Karun Chandhok: Didn’t say much, signed and took selfies with whoever requested for them.

Paddock Chandhok

SigKChandhok

Just when I decided to take the tiniest sips of water, out came Kimi Matias Raikkonen. In the wheel of his usual golf cart. Naturally all the fans screamed, “KIMIIIIII!!!!” as he zoomed out. I didn’t even get to take a photo of him as I suddenly froze and just stared at his face (yeah, still gorgeous). Actually, I vaguely remember yelling “HI, KIMI!” to him as he passed by. He did raise his hand, waved and (Kimi-)smiled at us before his very speedy exit. Sigh. Always leaving us wanting more. Damn you, Kimi.

Esteban Gutierrez: He looks younger in person. Quite smiley. Chatted with fans a bit longer, considering that most of us gathered there were clear Ferrari fans. We spoke in Spanish, mainly “Por favor/Gracias” (Me) and “De nada.” (Him).

Paddock Guti

SigEGuti

Eric Boullier: Initially reluctant to approach the fans but got convinced by all the “Eric!! Please?” requests that he heard. Left quickly.

Paddock Boullier

SigEBoullier

James Allen: The Australian guy next to me mistook him for another journalist Tom Clarkson, but before I got the chance to correct him he was already in our area and was taking selfies with the Aussie guys. He even chatted with them about Ferrari engines and F1 gossip. I wanted to tell him, “Hey, you once followed me on Twitter!”

Paddock Allen

Mark Arnall: Kimi Raikkonen’s long-time personal trainer and friend, for those who don’t know him. I can’t recall if he was with Kimi in the golf cart earlier and he just came back to the paddock again or whether that was a completely different guy with Kimi in the cart. Anyway, he was super nice to the Ferrari fans and promised to pass on all the good luck wishes of the fans to the Iceman himself.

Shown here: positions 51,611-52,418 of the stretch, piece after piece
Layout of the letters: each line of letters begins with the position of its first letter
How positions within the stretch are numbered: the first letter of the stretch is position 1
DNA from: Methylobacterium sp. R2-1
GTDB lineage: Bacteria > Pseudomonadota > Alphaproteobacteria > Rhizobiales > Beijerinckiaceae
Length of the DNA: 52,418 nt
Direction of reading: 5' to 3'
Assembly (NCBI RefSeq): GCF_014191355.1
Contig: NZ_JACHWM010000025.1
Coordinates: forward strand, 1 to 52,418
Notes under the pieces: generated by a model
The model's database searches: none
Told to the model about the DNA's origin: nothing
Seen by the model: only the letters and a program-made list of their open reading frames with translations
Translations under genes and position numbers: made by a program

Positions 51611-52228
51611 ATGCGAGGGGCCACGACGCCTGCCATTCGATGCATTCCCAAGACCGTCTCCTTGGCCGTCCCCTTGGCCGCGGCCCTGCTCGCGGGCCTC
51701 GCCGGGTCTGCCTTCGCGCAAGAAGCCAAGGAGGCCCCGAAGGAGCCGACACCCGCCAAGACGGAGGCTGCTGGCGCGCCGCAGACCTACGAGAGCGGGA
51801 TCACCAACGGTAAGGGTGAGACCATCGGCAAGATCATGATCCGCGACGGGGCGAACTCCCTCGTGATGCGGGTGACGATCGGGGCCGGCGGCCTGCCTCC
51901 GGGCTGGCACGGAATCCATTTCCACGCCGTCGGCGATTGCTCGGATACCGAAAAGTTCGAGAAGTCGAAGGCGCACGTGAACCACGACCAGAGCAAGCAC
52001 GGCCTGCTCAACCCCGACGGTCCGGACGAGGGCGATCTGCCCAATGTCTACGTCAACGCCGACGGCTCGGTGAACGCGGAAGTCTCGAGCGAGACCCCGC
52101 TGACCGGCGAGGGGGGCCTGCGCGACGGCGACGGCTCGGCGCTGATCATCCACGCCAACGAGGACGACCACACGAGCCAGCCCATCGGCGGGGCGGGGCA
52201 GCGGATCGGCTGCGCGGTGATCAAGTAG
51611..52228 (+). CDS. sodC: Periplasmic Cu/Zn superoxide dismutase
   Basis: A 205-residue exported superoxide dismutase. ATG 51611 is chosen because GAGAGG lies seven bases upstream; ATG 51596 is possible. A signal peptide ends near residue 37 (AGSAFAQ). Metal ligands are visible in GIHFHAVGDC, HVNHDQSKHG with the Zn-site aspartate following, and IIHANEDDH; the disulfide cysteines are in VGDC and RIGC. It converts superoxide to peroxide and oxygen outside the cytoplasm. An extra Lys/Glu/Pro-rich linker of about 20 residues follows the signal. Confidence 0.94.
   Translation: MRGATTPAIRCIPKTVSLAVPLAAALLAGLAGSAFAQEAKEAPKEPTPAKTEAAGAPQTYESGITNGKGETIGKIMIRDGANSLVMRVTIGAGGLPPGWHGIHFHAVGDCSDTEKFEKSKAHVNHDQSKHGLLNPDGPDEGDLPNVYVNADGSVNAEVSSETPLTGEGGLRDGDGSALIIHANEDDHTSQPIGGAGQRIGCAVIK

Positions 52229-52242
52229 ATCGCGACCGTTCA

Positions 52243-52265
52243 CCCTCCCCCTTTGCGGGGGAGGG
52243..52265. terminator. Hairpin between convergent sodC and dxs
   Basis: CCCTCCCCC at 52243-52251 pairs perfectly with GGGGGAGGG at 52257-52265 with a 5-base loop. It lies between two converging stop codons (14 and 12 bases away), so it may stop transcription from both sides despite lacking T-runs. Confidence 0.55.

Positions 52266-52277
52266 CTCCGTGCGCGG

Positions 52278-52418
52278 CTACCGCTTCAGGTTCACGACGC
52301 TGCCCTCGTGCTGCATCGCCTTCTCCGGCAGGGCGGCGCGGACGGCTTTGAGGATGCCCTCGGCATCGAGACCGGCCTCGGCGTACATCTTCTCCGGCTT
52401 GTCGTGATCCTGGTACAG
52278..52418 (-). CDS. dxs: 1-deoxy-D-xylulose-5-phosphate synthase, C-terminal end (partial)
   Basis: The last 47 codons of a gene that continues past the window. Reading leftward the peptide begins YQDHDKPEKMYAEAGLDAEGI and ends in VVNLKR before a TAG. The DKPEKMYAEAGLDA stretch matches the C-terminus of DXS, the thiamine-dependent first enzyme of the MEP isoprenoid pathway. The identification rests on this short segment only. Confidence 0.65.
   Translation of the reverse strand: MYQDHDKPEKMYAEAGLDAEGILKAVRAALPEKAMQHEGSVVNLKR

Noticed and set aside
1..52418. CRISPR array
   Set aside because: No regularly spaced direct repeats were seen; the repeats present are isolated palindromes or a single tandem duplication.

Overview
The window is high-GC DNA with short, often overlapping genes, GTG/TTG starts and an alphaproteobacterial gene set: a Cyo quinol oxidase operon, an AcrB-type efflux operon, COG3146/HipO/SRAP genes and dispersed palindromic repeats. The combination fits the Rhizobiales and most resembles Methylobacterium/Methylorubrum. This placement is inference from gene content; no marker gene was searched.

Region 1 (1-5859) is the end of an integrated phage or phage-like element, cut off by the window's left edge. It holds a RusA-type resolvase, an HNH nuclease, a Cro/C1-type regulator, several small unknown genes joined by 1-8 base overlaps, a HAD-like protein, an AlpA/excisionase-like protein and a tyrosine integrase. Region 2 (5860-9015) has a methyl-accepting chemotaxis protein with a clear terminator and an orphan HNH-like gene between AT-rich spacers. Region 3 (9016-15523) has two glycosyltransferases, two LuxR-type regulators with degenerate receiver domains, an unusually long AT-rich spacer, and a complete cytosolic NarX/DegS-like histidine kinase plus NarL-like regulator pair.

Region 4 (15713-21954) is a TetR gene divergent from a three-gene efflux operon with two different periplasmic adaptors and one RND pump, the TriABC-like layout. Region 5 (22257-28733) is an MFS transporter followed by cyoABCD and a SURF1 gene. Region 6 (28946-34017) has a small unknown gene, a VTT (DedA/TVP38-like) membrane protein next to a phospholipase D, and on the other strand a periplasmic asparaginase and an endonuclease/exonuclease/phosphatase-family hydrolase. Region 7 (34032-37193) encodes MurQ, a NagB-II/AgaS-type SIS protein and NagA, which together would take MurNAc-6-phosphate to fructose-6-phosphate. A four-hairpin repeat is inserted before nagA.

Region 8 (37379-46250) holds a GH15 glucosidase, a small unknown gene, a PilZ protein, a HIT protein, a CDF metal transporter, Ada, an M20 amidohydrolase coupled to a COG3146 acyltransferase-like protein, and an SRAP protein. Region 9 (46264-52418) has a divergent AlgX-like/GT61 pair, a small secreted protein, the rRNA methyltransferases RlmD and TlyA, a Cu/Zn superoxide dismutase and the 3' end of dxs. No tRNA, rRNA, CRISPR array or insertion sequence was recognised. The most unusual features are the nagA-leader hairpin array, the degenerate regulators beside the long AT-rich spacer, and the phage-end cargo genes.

Paddock Arnall

Romain Grosjean: I saw him last time in 2012 but didn’t get the chance to get his autograph. This year, he wasn’t in a hurry and seemed to be in a better mood, signing everything and completing all selfie requests.

Paddock Grosjean

SigRGro

Maurizio Arrivabene: Part Two of ladies (And yes, even gentlemen) shrieking unabashedly when they saw him. He cuts a distinguished (don’t-mess-with-This-Boss) air in person. He looks quite scary and intimidating but signed everything and took selfies with everyone. When it came my turn, I held my notebook out to him, he took my pen, stared at me (Why?! What did I do?! –my paranoid side was screaming in my head), slowly took my notebook from my hands, laid it on top of the barrier, signed it, stared at me again, and returned my things. For a few moments there, I seriously thought he was going to scold me/yell at me for some unknown reason. It was a miracle I managed a “Thank you.” He stared at me again and said, “Welcome” before walking away. I only realized I was holding my breath the entire time when he has gone. That man sure knows how to make his presence felt!

Paddock Arrivabene

SigMArrivabene